Nature Close to Home: The American Woodcock


Dave Woehr Ohio Certified Volunteer Naturalist

WARREN COUNTY PARK DISTRICT, OH -- American Woodcock are making their northward migration right now and can be found in suitable habitats throughout Warren County. I wrote this article a year ago for the Warren County Park District.

In addition to the parks mentioned in the article, woodcock have also been documented now in Lebanon’s Miller Ecological Park.


The American Woodcock may be just about the strangest bird in Ohio. Although not as plentiful as in the past (primarily due to habitat loss), we still can find them in young forests, fields, and wetlands much of the year. Most of us never see them because of their secretive behavior. They spend most of their time on the ground in dense cover. When they fly it is usually under the cover of darkness. You will never see one perched on a tree limb, telephone wire, or rooftop.

Many woodcocks spend the winter months along the Gulf Coast of Louisiana, Alabama, and Mississippi where the ground does not freeze and probing for food is easy. As spring approaches, flocks of woodcocks migrate back north in waves of night flights following the thawing of the soil. In our area, woodcocks have returned to their usual haunts by mid-February to early March. By then it is breeding season and their courtship activities are quite observable at dusk. Just as darkness sets in the males begin calling to the females from the fields and wetlands sounding somewhat like a duck quack. Then, from the ground the males spiral high into the night sky twittering melodically to impress their lady friends below. This antic is immediately followed by a downward dive with whistling feathers back to their starting point where the scenario repeats long into the night.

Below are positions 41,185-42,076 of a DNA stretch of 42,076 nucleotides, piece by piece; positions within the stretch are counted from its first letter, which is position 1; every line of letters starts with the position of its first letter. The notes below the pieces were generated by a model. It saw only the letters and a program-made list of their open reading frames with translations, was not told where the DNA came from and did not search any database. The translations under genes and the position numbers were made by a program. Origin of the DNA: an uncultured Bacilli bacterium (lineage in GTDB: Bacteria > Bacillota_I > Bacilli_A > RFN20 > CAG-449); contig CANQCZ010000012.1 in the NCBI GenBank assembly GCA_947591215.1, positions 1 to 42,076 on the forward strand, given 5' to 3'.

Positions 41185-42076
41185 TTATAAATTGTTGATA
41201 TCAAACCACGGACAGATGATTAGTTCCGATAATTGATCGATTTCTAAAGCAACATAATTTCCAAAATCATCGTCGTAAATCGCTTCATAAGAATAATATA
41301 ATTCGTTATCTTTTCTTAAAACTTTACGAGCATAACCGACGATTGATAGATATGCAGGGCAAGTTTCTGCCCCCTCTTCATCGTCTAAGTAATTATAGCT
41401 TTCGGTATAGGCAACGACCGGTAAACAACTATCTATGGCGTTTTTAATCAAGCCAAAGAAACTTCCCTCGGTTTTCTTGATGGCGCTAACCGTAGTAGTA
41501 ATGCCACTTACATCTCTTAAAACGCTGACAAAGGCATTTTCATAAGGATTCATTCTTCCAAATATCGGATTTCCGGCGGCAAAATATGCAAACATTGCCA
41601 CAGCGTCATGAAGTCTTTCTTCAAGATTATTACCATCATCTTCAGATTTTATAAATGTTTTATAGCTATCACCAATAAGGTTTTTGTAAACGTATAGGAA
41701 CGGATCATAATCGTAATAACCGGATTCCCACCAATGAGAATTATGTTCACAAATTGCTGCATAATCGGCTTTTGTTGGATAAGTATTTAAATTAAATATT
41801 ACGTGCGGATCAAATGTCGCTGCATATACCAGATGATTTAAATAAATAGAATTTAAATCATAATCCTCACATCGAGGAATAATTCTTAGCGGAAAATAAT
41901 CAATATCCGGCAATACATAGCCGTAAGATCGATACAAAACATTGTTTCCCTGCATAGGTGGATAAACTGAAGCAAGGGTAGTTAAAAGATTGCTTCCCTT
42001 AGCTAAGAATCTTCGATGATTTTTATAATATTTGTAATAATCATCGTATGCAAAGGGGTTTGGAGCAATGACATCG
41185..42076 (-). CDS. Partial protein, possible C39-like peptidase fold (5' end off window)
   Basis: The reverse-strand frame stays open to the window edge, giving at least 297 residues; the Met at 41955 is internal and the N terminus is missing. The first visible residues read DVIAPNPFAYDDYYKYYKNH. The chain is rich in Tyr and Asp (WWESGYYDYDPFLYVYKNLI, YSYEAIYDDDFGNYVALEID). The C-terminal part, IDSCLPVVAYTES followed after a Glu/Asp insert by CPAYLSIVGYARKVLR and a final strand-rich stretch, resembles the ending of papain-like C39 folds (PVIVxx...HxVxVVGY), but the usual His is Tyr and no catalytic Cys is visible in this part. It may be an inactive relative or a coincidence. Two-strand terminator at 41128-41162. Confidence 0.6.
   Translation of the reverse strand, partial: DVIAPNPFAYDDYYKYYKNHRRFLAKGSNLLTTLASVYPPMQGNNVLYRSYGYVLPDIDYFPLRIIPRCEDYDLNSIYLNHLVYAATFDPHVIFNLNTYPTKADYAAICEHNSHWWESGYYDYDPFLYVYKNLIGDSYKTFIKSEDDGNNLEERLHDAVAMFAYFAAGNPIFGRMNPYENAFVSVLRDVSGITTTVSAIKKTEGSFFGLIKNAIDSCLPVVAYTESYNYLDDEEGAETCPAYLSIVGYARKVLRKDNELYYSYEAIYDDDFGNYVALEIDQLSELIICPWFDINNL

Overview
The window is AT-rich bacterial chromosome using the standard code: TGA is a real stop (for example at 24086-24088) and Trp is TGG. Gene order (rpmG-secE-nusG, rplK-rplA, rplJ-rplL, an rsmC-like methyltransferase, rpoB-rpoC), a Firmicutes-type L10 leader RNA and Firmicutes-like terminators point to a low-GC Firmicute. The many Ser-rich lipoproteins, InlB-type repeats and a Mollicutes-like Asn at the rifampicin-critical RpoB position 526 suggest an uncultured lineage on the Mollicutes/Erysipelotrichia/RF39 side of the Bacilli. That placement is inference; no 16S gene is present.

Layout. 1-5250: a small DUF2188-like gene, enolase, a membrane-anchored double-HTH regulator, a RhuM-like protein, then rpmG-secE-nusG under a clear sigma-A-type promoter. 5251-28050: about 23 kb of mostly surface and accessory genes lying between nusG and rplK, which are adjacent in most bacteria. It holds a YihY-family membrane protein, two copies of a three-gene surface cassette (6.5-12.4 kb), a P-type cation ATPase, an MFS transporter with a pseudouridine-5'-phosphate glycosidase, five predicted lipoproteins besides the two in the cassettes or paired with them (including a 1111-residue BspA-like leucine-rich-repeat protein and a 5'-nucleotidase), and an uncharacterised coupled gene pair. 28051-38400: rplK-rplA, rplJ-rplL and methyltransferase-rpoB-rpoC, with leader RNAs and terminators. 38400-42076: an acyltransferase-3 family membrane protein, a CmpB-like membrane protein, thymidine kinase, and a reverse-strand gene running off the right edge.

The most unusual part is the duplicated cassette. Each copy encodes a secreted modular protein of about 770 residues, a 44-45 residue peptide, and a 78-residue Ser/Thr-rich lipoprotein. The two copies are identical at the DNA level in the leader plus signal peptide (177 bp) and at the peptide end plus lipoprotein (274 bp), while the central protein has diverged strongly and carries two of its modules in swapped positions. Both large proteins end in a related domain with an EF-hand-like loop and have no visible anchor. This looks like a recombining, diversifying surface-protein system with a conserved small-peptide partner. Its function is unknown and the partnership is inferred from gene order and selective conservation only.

March is a good time to make an evening venture to woodcock habitat to observe the courtship displays. Hisey Park, Gulley Park, and Keever Trails would be likely places to observe woodcocks at this time in Warren County.

To learn more about this species, visit page 53 of Ohio Division of Wildlife’s Waterbirds of Ohio Field Guide.


For more information contact Shannon Pennington, WCPD Staff Naturalist at or call 513-833-7360.

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